Reflections after watching The Other Woman

I usually promise to write on something here, or return with an update but then get busy and avoid my post drafts.

But let me make good this time.

So I went to watch The Other Woman, and I fully expected to be irritated through it all. I actually wasn’t. It was extremely ridiculous and I laughed more than I expected to.

Kate (Leslie Mann) basically forces her husband’s lovers to cooperate. Kate is a crazy woman, but the too-depressed-to-get-out-of-bed or the cry-into-his-phone-asking-why crazy; she’s crazy about the other women sleeping with him. She stalks them, she forces friendship and sees the combined group as a unity.

I’m certain that someone else in the interwebs will write about why the man cheats and the women get together and go crazy. So let’s not go there now. But I’ve been thinking about two things with this movie.

1. More relationships, less sex.

I’ve been thinking about this a lot recently, because I have to readjust from the “personal space” setting that I have on when I’m in America. But I’m returning home where people can hold hands for five whole minutes of a conversation. We touch a lot, and it’s not sexual. We have conversations with everyone, and the attention has nothing to do with interest. There will be dancing, and it doesn’t have to be the grinding from the college parties.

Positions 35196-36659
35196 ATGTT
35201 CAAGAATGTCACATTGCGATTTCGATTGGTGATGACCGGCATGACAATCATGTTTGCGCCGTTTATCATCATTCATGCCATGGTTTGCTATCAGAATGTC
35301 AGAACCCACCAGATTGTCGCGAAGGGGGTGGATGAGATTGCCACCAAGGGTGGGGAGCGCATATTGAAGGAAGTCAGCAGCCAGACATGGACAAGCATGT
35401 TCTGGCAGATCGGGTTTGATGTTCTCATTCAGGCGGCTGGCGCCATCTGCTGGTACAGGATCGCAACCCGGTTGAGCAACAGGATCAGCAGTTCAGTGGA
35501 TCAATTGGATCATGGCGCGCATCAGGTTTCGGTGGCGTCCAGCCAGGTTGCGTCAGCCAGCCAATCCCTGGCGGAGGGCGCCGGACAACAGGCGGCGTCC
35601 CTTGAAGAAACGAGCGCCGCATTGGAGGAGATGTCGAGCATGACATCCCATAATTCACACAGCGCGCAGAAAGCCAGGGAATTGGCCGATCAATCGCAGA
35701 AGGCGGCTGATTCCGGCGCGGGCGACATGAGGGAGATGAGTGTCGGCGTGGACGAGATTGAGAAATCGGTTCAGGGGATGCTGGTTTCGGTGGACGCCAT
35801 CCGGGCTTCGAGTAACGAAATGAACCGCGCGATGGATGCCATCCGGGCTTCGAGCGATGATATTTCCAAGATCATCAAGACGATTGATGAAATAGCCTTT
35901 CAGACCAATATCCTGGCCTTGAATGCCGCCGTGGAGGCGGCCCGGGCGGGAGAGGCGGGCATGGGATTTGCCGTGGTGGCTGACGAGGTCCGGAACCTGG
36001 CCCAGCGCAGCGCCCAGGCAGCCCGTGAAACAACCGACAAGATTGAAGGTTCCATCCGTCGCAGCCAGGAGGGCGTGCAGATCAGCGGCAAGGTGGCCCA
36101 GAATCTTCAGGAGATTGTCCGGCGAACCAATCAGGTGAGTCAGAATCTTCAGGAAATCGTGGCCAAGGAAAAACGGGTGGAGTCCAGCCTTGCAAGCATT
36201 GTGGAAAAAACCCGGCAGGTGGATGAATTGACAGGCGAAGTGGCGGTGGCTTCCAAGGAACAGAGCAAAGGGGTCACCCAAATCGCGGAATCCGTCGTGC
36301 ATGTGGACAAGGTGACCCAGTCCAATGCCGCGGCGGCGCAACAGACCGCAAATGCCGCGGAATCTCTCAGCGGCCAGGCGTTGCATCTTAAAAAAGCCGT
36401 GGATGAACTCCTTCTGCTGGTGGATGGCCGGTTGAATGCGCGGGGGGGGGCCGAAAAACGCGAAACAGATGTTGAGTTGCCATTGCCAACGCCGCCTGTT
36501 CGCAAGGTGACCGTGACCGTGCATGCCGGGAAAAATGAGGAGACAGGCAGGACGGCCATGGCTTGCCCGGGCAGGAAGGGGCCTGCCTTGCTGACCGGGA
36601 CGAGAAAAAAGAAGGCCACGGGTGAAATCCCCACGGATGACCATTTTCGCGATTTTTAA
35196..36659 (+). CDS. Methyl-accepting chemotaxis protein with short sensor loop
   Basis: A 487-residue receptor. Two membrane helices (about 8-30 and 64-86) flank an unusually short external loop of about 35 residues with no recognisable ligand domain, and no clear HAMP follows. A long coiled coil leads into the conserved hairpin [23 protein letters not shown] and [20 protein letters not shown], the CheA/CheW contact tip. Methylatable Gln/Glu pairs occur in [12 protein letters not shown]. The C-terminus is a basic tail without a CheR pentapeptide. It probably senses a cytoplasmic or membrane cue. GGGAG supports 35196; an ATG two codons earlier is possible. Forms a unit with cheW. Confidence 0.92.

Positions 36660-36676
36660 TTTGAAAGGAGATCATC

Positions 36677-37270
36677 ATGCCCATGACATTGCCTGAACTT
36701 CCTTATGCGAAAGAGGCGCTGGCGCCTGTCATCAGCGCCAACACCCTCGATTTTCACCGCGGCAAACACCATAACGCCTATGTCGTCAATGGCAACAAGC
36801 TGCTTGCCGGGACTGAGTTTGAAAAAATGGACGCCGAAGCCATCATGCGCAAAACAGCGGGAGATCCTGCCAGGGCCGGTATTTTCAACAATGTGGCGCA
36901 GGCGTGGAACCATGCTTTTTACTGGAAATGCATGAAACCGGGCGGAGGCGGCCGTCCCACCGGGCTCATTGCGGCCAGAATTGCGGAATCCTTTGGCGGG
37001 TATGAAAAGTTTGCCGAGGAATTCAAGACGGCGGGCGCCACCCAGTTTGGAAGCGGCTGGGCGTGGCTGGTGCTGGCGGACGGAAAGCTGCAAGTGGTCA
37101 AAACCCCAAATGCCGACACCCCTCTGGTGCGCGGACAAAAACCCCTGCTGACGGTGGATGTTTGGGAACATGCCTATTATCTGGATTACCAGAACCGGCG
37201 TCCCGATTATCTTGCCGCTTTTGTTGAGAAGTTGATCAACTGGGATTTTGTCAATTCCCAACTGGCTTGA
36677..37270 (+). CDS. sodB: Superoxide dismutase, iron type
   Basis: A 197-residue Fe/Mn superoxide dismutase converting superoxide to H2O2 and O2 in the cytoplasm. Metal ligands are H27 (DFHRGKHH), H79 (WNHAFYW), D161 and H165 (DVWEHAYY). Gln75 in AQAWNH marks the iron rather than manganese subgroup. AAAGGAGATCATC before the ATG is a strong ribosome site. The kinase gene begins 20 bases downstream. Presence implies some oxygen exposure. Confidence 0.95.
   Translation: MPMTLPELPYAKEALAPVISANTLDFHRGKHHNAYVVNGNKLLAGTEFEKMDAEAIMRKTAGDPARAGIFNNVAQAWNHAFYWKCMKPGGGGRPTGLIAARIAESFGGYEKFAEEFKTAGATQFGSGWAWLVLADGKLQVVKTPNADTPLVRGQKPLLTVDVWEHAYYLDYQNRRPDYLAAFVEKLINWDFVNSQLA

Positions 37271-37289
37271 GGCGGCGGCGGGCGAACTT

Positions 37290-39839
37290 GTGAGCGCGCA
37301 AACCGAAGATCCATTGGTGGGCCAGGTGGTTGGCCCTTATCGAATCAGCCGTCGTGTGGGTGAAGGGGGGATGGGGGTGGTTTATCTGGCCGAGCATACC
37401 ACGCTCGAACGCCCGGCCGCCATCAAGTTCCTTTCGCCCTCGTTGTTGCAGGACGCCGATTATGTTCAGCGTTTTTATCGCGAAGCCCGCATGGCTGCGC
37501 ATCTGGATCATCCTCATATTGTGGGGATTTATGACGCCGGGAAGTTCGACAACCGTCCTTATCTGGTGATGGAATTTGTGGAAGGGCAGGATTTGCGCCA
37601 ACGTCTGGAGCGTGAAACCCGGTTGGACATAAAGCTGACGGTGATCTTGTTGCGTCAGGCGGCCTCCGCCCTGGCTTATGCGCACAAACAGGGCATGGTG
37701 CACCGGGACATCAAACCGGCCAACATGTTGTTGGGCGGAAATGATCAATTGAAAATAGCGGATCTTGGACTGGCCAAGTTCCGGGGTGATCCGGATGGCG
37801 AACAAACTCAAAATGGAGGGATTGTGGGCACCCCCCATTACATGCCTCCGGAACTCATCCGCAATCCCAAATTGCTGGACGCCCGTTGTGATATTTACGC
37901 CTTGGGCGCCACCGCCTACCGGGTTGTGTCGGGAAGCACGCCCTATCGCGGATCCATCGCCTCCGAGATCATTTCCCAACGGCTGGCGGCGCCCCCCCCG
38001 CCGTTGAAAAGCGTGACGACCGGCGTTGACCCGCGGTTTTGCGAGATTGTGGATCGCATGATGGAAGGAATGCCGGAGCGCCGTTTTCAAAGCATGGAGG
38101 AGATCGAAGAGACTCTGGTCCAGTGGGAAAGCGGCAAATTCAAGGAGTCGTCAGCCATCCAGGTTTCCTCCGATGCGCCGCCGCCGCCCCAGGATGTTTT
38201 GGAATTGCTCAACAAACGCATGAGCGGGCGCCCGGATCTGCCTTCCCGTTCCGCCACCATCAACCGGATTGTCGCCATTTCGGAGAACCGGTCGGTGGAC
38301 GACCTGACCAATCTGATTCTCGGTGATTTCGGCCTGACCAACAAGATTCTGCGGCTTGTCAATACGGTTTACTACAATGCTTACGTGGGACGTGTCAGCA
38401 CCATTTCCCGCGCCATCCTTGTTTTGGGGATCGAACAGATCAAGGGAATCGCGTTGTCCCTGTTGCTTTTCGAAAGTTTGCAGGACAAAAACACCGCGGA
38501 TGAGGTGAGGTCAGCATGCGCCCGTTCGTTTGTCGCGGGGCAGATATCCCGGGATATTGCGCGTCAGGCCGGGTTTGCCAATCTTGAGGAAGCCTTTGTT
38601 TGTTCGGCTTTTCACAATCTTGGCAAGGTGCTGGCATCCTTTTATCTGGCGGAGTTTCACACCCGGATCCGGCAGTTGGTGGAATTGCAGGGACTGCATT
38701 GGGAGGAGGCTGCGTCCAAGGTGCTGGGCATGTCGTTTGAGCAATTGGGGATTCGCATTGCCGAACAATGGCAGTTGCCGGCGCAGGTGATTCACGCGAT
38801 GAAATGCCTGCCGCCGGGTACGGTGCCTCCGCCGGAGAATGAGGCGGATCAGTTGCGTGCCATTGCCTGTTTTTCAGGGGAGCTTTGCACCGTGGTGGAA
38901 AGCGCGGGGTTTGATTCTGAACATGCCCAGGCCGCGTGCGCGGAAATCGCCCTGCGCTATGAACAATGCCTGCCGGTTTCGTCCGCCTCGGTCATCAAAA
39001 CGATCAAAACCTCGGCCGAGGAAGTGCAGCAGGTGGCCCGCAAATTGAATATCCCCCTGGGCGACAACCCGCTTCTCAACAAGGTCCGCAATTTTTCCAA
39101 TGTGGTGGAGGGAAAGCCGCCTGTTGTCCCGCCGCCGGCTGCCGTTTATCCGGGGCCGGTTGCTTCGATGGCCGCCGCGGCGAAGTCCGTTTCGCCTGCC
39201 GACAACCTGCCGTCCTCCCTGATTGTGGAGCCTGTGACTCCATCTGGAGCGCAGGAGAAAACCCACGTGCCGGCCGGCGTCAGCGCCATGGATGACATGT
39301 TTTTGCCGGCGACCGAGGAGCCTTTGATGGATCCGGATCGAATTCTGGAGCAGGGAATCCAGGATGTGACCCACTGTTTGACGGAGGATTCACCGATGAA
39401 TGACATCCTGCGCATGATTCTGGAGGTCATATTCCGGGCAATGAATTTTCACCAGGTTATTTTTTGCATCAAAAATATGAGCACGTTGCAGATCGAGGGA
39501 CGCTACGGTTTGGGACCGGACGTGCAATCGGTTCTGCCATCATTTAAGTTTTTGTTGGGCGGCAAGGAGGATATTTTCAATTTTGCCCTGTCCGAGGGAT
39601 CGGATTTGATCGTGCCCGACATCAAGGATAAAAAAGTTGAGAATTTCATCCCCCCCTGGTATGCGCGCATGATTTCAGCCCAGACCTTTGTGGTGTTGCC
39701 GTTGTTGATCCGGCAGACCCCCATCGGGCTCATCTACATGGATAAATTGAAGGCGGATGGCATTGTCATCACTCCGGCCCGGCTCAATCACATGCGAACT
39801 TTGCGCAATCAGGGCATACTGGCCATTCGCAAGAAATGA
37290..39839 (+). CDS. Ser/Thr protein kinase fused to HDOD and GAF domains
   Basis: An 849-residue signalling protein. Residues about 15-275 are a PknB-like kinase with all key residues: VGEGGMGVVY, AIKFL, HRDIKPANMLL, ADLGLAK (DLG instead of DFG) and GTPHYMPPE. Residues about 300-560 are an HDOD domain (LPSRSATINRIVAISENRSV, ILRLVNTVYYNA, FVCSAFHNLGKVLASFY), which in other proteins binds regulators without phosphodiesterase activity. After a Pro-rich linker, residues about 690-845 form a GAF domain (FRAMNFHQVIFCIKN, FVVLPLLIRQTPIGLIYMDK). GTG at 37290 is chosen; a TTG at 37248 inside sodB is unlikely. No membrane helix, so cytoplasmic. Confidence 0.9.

The connection to The Other Woman? That closet scene between Kate, the wife (Leslie Mann) and Carly (Cameron Diaz), a lawyer Kate’s husband is sleeping with.

In this scene, the two women are both drank and have a lot of fun. Kate, the official wife, tries on Carly’s clothes and they giggle about heels and underwear. Part of it is probably the fact that Kate gave up everything for the marriage and likely had no woman friends to share such moments with. I couldn’t forget that it was sex- albeit sex with a third party- that brought these two women together. They were having the kind of conversation I have with my sisters and with my woman friends.

I don’t know, but maybe pop culture needs to do relationships without the sex. [Side confession: Charmed is my all-time favorite screen anything/everything]

2. Am I the only one who worried about responsible sex?

I don’t even know if the word I’m looking for is “responsible sex”, but the first thing I said to my friend when she asked was, “I think this country [U.S] doesn’t have enough conversations about HIV.” Obviously I have grown up in a different setting and it is natural that such indiscretions immediately connects to HIV and AIDS. I know that if I was the writer of this script, the moment that Kate found out he was cheating, she would never sleep with Mark again and her first stop would be the doctor’s. I would make Mark (and/or his several lovers) reach for a condom; or have someone complain about an STI.

Should we ask popular culture to be more health-aware?

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